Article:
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Venus Brightens the Holidays
By Blaine P. Friedlander Jr.
Special to The Washington Post
Monday, December 1, 2003; Page B08
All the visible planets are ablaze for this holiday season, but none casts light on a dark, wintry evening like Venus.
The brilliant planet can be found low on the southwest horizon after dusk, appearing to beam at -3.9 magnitude (very bright). As December progresses, so does Venus. It climbs a little higher and effervesces through the early evening a little longer. By the winter solstice -- Dec. 22 at 3:04 a.m., according to the U.S. Naval Observatory -- Venus sets in the western sky more than two hours after sunset.
Wise men and women can stand outside on Dec. 24 to catch Venus in the western twilight; if you have a good view of the horizon, you can catch the thin crescent of a new moon below the brightly burning planet.
Mercury, the planet closest to the sun, makes a cameo appearance early in December, skimming along the southwestern horizon at dusk. After the sun sets, this fast-moving planet does not stay visible for long, but for those people with a clear view of the horizon, you can see Mercury and Venus dance a planetary waltz for about the next week.
Mars, sporting its signature rusty red tint, is found high in the south in the evening hours, and sticks around the area half the night. Sky-gazers should have no problem finding it now in the south-southeastern sky as night begins and sets in the west just before midnight. Generally Mars maintains that viewing schedule through the month.
With its brilliant rings beautifully tilted toward Earth at about 25 degrees, Saturn provides a fantastic frolic in the prime-time evening hours. This giant gaseous ball rises in the eastern sky earlier and earlier as the month progresses. Saturn ascends the east-northeastern sky in the 7 p.m. hour, but for practical purposes can be seen better after 8. In the 10 p.m. hour, it is high in the east and becomes due south around 2 a.m.
Watching Saturn only gets better. This planet, found in the constellation Gemini, is at zero magnitude (bright) throughout the month.
On New Year's Eve, Saturn officially reaches opposition. This means that from Earth's perspective, the ringed planet is opposite the sun. In other words, we will have a "full Saturn," and on that evening it rises in the east just as the sun sets in the west.
Another gaseous giant, Jupiter, can be seen easily on the morning side of night. It now rises after midnight in the east and by the end of the December, Jupiter ascends in 10 p.m. hour. It starts the month as a negative first magnitude object (bright) and becomes a negative second magnitude object (very bright) at month's end.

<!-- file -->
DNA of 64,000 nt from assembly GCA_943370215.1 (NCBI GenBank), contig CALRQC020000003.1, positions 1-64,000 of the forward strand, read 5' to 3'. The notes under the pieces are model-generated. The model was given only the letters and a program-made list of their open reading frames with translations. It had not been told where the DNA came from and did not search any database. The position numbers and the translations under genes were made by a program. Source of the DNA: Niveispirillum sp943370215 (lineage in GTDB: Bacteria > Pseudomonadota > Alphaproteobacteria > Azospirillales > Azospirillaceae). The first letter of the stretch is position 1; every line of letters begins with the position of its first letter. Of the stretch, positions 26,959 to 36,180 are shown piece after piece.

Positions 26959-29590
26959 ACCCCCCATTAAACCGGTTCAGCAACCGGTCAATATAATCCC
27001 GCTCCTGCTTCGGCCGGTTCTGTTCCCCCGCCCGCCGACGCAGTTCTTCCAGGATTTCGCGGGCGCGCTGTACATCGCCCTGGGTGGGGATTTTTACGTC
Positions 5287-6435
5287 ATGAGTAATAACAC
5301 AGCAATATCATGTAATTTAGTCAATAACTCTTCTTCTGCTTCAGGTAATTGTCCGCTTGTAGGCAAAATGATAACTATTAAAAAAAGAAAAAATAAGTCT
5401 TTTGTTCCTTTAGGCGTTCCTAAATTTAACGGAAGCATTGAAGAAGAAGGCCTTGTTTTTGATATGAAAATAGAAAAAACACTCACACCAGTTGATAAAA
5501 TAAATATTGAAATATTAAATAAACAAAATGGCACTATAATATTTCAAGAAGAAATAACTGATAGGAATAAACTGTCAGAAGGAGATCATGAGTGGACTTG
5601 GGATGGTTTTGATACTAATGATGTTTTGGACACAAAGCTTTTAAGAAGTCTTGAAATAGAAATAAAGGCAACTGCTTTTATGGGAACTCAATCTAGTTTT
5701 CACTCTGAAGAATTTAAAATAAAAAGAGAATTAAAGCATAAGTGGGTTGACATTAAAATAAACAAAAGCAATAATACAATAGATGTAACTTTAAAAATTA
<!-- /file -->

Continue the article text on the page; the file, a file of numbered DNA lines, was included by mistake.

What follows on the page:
Dec. 2 -- Zoltan Levay of the Space Telescope Science Institute presents "Behind Hubble's Pictures: Creating Art From Science" at the institute's auditorium on the Johns Hopkins University campus in Baltimore, 8 p.m. Information, 410-338-4700; hubblesite.org/about_us/open-night.shtml.
Dec. 4 -- Are we alone? David Grinspoon of the University of Colorado examines the question "Extraterrestrial Life: How Real? Where Is It?" in a lecture hosted by the Smithsonian Resident Associates. S. Dillon Ripley Center lecture hall, 1100 Jefferson Dr. SW. Members $12; general admission $15; senior members $11. 202-357-3030; www.ResidentAssociates.org.
Dec. 5 -- Astronomer Tony Farnham discusses "Stardust" at the University of Maryland Observatory on Metzerott Road, College Park. 8 p.m. 301-405-6555; www.astro.umd.edu/openhouse.
Dec. 6 -- Astronomer Kim Weaver of the Goddard Space Flight Center explains starbursts and galactic nuclei at the National Capital Astronomers meeting at the Montgomery County Bethesda-Chevy Chase Regional Center, 4805 Edgemoor Lane. 3 p.m. www.capitalastronomers.org.
Dec. 10 -- Frank Winter, curator, discusses "The First U.S. Rocket-Assisted Takeoff" at the National Air and Space Museum. Meet at the museum seal, noon. 202-357-2700.
Dec. 14 -- See a live demonstration of the Northern Virginia Astronomy Club's Roboscope at the club's regular meeting. Enterprise Hall Room 80, George Mason University, Fairfax. 7 p.m. (Parking in Lot B.) www.novac.com.
Dec 20 -- Astronomer Elizabeth Warner provides a sky-gazing preview in her talk "Observing in 2004," at the University of Maryland Observatory on Metzerott Road, College Park. 8 p.m. 301-405-6555; www.astro.umd.edu/openhouse.
Dec. 22 -- "The Day of the Sun's Return: The Winter Solstice." At the Montgomery College Planetarium, Takoma Park. Parking available in the faculty lot. 7 p.m. 301-650-1463; https://www.montgomerycollege.edu/academics/stem/science-engineering-technology/planetarium.html.
Dec. 27 -- Take a heavenly tour of fictional Middle Earth in a lecture by astronomer Sean O'Brien, "Celestial Sights in the World of J.R.R. Tolkien," at the Einstein Planetarium, National Air and Space Museum. 5:30 p.m. 202-357-2700; airandspace.si.edu.